Manuel Bäuscher: We based our work on these humidity sensors that we wanted to integrate into diapers. At Fraunhofer IZM, working in cooperation with HTW Berlin, research has already been done in this direction for urine as the medium in question. So we pursued a similar path. What interests us is to see how many sensors can be integrated into one of these diapers for monitoring the health status of patients. It’s not just about blood glucose levels, but also about possibly testing other biomarkers in urine. You can establish different capabilities on the sensor surface to detect different markers. Because we wanted to find out more about this, we didn’t get involved with any other methods in the first place. Also, the printing technique we propose is very inexpensive and scalable for mass production.

RealIZM: So the diapers, to stay with our example, would be disposable? 

Manuel Bäuscher: Exactly, for hygiene reasons, of course. But the nice thing is that such a sensor can be integrated into the diaper production process and does not have to be added afterwards.

RealIZM: Which makes it easier to integrate them, I guess? Very interesting.
But I’m also interested in your recently finished Graph-PoC project. Can you tell us more about that?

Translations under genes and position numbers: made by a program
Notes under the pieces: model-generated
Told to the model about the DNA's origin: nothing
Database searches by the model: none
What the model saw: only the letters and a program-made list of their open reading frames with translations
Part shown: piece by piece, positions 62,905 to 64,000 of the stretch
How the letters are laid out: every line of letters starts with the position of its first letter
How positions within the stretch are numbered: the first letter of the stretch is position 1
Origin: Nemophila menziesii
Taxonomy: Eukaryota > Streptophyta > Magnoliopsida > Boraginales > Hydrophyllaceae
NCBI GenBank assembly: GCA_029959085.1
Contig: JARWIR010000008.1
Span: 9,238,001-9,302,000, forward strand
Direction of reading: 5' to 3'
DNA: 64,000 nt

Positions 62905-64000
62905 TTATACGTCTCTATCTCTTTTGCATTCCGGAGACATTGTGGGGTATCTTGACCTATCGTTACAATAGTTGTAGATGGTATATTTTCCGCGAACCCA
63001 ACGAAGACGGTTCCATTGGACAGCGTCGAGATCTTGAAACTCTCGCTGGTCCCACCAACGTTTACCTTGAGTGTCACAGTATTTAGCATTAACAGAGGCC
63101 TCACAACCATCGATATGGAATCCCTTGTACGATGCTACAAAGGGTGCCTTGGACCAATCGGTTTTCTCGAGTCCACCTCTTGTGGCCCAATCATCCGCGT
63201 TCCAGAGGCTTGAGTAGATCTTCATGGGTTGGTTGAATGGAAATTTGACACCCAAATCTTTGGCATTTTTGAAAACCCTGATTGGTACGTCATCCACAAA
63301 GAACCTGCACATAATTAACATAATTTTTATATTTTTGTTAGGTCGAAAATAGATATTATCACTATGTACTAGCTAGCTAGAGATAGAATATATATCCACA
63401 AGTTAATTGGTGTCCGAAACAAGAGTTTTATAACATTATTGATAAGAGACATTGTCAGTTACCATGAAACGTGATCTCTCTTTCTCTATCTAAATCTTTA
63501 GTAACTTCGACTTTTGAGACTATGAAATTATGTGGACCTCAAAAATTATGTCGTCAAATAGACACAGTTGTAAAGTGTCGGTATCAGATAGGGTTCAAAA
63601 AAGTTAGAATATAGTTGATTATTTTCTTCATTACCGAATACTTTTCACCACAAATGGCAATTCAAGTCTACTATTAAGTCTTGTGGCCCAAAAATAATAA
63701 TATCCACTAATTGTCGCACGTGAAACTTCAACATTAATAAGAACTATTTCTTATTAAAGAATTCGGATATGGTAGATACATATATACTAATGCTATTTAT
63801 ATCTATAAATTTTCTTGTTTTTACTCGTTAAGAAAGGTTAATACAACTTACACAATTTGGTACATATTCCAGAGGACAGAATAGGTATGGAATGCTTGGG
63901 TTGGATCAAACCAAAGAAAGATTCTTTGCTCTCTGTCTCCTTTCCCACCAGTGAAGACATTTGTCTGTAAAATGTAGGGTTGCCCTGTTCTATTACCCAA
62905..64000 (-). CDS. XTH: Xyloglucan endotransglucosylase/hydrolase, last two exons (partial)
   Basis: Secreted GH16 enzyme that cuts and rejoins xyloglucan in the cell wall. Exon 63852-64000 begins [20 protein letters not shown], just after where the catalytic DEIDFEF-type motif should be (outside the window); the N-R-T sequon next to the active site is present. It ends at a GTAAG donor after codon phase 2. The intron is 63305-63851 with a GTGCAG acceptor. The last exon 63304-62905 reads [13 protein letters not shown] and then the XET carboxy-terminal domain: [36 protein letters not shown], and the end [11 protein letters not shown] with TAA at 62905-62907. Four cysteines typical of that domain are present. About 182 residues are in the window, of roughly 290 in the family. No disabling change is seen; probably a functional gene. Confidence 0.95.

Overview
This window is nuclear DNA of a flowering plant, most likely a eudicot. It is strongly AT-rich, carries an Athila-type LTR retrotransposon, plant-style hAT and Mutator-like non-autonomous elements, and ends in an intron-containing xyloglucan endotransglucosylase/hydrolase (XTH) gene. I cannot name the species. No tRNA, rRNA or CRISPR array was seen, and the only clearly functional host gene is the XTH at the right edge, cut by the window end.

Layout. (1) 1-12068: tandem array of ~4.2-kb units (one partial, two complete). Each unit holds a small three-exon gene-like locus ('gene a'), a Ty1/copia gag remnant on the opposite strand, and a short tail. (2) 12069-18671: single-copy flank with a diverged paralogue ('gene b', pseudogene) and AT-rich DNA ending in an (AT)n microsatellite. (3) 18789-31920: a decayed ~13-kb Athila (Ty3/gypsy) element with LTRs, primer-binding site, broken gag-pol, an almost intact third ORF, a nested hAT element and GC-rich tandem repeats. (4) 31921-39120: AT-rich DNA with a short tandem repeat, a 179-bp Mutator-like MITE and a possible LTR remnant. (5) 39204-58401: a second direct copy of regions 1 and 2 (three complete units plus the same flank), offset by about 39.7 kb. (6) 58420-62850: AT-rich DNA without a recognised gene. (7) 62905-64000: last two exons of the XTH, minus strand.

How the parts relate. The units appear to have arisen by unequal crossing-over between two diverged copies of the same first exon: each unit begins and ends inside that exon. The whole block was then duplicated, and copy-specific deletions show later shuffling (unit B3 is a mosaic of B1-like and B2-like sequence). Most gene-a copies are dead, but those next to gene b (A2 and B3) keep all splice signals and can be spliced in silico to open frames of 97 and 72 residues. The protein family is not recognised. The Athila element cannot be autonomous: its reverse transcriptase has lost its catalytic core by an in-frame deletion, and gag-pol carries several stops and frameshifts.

Manuel Bäuscher: Graph-PoC is the project I started with here at Fraunhofer IZM. It was about developing a sensor platform with a new material, graphene, or graphene oxide, with which we are able to electrically detect infectious diseases in blood. This primarily involved bacterial infections. However, we originally planned for detecting multiple infectious diseases, from bacterial to viral infections. Due to the Coronavirus outbreak, our focus was expanded to viral biomarkers.

At the moment, we are in the process of validating reproducible measurements with qualitative results, which enables us to give the crucial yes-or-no answer: Is there an infection, yes or no? Which is similar to the SARS-CoV-2 antigen rapid tests we all know. We are also trying to adapt this for concentration dependence, which is proving to be quite difficult due to the new materials involved. But we are very flexible with the functionalization of the sensor surface. We just produced new sensors, specifically multi-sensor chips, which means that we now have eight sensor areas. Each of them can be implemented with different capture molecules. Therefore, we could theoretically detect eight different things at once with one drop of blood.

RealIZM: Are these protein-based sensors?